Fans of Ellie Goulding beware, because a new study has revealed that searching the internet for your favourite pop star is more likely to expose you to dangerous malware and viruses than searching it for anyone else. Fans of Geordie Shore could find themselves on the wrong end of an attack too.
The 'Still Falling for You' singer attracts plenty of attention - as much for her high profile friendships with the likes of Prince Harry and Calvin Harris as for her hit songs. It means that fans are keen to read about her and listen to her music, and the criminals are making the most of it.
Intel Security warns that the hackers can direct people to sites and get them to click on links and download malware as they search for the latest news and tracks from their celebrity favourite.
The McAfee Most Dangerous Celebrity list revealed that Geordie Shore stars Charlotte Crosby and Holly Hagan fans are also targets for the criminals (in 2nd and 5th place), so that when people think they are downloading photos, they are actually downloading a virus to their computer, which can do anything from watching your every move, to stealing passwords and damaging the computer itself.
People trying to download free music are particularly at risk. The study found that celebrity names combined with the terms 'free MP4', "HD downloads' or 'torrent' are some of the most searched for terms on the internet, and therefore some of the most likely to be targeted by cyber criminals.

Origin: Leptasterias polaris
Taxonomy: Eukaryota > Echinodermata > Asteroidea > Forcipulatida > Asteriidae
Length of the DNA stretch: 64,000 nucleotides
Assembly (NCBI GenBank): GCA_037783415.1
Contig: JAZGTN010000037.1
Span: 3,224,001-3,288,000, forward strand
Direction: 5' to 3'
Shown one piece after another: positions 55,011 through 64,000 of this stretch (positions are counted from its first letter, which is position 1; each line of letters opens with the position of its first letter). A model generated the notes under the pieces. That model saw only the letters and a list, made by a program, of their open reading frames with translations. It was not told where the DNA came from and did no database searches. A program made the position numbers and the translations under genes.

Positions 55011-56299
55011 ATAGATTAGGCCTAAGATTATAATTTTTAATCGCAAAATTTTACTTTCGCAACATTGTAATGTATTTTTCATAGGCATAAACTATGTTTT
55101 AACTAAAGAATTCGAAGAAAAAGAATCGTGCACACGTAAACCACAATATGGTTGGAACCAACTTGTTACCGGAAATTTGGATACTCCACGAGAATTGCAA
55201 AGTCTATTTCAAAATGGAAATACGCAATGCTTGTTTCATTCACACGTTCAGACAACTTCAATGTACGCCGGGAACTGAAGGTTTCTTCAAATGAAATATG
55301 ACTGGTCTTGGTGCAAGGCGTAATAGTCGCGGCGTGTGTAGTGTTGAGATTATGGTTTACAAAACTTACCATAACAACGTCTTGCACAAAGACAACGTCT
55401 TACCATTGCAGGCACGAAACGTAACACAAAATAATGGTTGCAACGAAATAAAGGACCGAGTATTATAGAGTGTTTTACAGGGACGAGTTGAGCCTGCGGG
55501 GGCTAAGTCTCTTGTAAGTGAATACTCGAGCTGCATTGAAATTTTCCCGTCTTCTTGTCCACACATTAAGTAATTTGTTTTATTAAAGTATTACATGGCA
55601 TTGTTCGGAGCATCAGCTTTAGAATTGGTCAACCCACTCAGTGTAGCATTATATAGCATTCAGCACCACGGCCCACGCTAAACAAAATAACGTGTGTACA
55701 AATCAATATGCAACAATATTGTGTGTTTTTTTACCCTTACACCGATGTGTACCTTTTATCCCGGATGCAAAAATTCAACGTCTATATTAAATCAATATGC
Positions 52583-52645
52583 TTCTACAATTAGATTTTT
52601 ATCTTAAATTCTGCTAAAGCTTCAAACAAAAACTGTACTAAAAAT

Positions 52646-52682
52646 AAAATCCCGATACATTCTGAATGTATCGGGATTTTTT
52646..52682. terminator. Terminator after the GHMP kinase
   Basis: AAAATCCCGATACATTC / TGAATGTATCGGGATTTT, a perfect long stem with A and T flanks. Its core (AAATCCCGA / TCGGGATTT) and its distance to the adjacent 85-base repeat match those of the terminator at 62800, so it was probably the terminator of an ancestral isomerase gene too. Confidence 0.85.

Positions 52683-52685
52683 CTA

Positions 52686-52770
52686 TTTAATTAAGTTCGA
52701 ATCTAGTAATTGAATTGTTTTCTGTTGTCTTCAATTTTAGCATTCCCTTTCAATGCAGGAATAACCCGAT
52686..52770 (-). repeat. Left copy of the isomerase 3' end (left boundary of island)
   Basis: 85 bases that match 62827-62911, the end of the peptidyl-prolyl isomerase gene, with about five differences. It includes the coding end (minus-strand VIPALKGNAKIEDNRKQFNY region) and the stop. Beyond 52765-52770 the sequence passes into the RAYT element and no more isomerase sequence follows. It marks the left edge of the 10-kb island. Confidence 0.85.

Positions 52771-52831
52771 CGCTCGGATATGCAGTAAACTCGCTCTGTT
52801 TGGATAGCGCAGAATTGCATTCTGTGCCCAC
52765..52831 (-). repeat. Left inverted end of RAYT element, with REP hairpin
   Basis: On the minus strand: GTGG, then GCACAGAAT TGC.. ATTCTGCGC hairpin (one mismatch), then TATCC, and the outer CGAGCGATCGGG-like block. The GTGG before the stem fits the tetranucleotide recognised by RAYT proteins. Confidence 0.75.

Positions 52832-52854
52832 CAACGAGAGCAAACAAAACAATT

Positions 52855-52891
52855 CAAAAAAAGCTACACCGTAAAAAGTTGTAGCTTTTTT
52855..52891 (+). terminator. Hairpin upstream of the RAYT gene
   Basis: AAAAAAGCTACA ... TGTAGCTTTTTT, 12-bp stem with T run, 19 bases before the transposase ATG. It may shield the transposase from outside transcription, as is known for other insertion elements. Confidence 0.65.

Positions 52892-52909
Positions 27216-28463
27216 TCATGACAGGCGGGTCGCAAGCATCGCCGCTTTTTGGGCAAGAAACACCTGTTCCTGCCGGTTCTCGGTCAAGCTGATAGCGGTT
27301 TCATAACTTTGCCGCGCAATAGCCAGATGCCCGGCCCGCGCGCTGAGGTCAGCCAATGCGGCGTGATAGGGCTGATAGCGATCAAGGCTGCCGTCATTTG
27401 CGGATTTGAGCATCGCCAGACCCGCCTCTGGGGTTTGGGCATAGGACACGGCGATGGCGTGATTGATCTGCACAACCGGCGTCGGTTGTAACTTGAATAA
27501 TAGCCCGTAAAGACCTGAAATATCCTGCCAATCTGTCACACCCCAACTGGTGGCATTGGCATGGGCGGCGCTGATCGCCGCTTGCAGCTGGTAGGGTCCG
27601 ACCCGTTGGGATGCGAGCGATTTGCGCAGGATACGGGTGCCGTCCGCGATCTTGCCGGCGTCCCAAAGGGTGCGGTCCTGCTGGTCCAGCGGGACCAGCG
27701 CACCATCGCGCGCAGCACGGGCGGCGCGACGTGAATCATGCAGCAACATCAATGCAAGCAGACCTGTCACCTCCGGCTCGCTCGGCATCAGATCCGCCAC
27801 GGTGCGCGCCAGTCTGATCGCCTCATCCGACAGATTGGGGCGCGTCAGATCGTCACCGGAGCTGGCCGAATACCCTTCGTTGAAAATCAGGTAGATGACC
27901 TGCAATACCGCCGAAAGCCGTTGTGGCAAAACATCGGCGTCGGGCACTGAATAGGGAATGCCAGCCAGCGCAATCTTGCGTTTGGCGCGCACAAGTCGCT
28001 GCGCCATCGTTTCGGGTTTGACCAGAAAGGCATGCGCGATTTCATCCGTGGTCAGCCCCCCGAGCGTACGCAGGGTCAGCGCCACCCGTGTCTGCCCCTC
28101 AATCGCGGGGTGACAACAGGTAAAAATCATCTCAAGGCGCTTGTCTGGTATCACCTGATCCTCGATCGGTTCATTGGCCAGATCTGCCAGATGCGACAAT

Whoever you are searching for, the study has revealed that you may well be putting yourself at risk. Some 44% of Brits say they would click on a site before checking it was safe, and 36% don't know what malware is.
Nick Viney, Consumer Vice president at Intel Security said: "The desire for consumers to stay up to date with the latest celebrity gossip can often make them unwittingly vulnerable to cyber crime. Many consumers are quick to click but do they actually stop and consider the potential risks this poses by doing so?"
The best way to protect yourself is to get your gossip from recognised news sources, and your music and videos from the original source, so you know you are not clicking on anything malicious.
If you really feel the need to search for the word 'torrent', exercise extreme care. This is by far the riskiest search term, because criminals can use torrents to embed malware within authentic files, making it difficult to determine if a file is safe.
It's also well worth getting online virus protection and web protectors that will warn you about risky sites or malicious links before you visit them. And don't just protect your computer - think about your phone and tablet too.
You also need to exercise a bit of sensible self-preservation. If you receive a request to enter information like your credit card number, email, home address or password, don't give this information out without thinking. Do your research to make sure you are not falling victim to a phishing scam.